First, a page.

Backyard Maple Syrup


As Winter shifts ever so slowly to Spring, sugaring time is upon us.  As I drive through the hills of northern New England on a recent visit to my Mother’s house, I see spider webs woven throughout the trees, trailing over hill and dale, collecting the running sap to be boiled down into thick liquid gold.  Around every bend of those curving country roads is another placard selling gallons of the stuff. It’s maple syrup time.

Isn’t New England idillic?  Except I don’t live there.  I live in Minneapolis in an old neighborhood, in an old house with one partner, one kid, one cat and four chickens.  I don’t live in a maple forest.  Sure, there are plenty maple trees along the boulevards, in the parks and along the greenways, but those trees are owned by the city—and I have it on good authority that you are NOT allowed to tap them. What’s a girl to do?

I do have one maple tree in my backyard.  Think that’s not enough?  We’ll think again.  In one very short maple syrup season I produced 20 ounces of syrup.  In my book, that’s awesome!  Know some neighbors with more maple trees in their backyards?  Now you’re talking.

Harvesting your backyard maple sap is extremely easy.   After choosing a tree, the next thing you need is the right weather.  Ideally sap runs when day time temps are above freezing and night time temps are below freezing.  This year we had only a few random days of such weather, meaning that I only collected about 5 gallons of sap.  On a good year I’m told that the sap can run like crazy, filling your bucket daily.

After doing some research, I purchased a basic spile set with a bucket hook.  A spile is the metal tap that you put into the maple tree to reroute the sap.  I also bought a single three gallon plastic bucket and lid set. The combination is very utilitarian.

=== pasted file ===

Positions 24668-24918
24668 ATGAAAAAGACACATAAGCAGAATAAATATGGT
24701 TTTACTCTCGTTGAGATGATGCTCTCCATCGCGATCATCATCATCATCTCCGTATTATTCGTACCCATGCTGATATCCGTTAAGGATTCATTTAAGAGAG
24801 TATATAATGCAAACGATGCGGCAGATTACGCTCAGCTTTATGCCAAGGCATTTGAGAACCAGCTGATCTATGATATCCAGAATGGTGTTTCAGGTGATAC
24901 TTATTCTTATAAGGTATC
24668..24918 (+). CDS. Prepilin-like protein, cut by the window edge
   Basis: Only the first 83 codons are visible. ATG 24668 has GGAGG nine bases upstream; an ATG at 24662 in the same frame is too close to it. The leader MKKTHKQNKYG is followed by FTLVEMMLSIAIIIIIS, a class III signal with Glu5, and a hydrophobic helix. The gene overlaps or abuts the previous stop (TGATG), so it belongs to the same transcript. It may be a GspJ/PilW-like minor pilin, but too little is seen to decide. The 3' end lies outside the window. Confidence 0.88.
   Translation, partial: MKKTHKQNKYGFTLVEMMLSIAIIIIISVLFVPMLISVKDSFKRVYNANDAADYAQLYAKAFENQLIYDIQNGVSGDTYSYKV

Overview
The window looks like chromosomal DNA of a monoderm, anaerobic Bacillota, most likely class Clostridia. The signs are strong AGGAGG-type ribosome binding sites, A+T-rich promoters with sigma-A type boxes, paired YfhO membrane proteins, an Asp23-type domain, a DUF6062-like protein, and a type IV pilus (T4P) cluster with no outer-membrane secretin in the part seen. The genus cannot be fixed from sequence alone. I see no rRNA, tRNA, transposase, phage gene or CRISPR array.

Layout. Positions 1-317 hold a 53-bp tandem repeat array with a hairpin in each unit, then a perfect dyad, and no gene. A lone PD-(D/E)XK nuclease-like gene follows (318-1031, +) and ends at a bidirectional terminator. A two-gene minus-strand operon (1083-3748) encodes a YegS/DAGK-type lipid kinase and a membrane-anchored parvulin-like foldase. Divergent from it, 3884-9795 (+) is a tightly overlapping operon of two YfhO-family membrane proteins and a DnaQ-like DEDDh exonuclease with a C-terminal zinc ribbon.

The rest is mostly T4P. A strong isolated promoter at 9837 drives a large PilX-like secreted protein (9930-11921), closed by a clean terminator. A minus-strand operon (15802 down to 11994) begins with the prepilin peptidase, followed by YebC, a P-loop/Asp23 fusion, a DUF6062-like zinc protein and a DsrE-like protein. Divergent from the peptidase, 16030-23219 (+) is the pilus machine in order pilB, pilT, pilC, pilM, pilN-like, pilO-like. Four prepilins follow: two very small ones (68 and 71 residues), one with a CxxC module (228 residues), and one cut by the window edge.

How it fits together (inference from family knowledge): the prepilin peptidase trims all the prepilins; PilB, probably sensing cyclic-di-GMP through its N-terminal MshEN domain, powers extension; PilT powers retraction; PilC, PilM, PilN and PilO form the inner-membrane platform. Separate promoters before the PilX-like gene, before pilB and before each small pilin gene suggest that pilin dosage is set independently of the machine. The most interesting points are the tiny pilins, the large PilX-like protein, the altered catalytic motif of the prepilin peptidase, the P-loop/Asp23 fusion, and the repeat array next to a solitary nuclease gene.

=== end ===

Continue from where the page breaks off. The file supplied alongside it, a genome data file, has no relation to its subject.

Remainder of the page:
The process for tapping a maple tree is simple.  After making sure your tree is the minimum size of at least 12 inches in diameter, locate a big upper branch or large lower root and drill a 2 inch deep hole in line with it, at an easily accessible height, with a 7/16 drill bit.  Clear out the wood shavings.  With the bucket hook looped over the spile, gently tap the spile into the hole with a hammer.  Hang the bucket from the hook below the spile.  Thread the special lid through the spile and violá!  Maple tree tapped.  You’ll know your tree is ready when sap starts dripping out.  I actually drilled my backyard tree but nothing came out initially.  Then on a 45 degree day, I found sap running down the tree.  The tree was in a shady location and must have taken longer to come round. 

Empty your bucket daily into a storage container and refrigerator or freeze until ready to boil down.  Since I don’t have much fridge or freezer space, I set a pot to boil in the evenings after collecting sap, reducing the liquid so it would fit in a quart jar.  By the time the sap stopped running I had many of these pre-reduced quarts in the fridge.  Strain them through a sieve lined with paper towels, then boiled them all down into syrup. You can tell when the syrup is ready because it sticks to your spoon all syrupy-like.

Refrigerate your maple syrup for up to two months or freeze it for longer storage.  There is no way mine will last that long.  Next year, I’m also tapping my neighbor’s black walnut tree, which I hear makes amazing syrup.  Your sap will eventually start to gum up, right around the time it warms up over night and the tree starts to bloom.  Remove your tap with pliers, clean your equipment and store until next year.

Maple Sugaring Supply Links: Andersen Maple Syrup, Tap My Trees, Bascom Maple and many more online.

Posted in Condiments from Scratch, Gardening, Farming & Urban Agriculture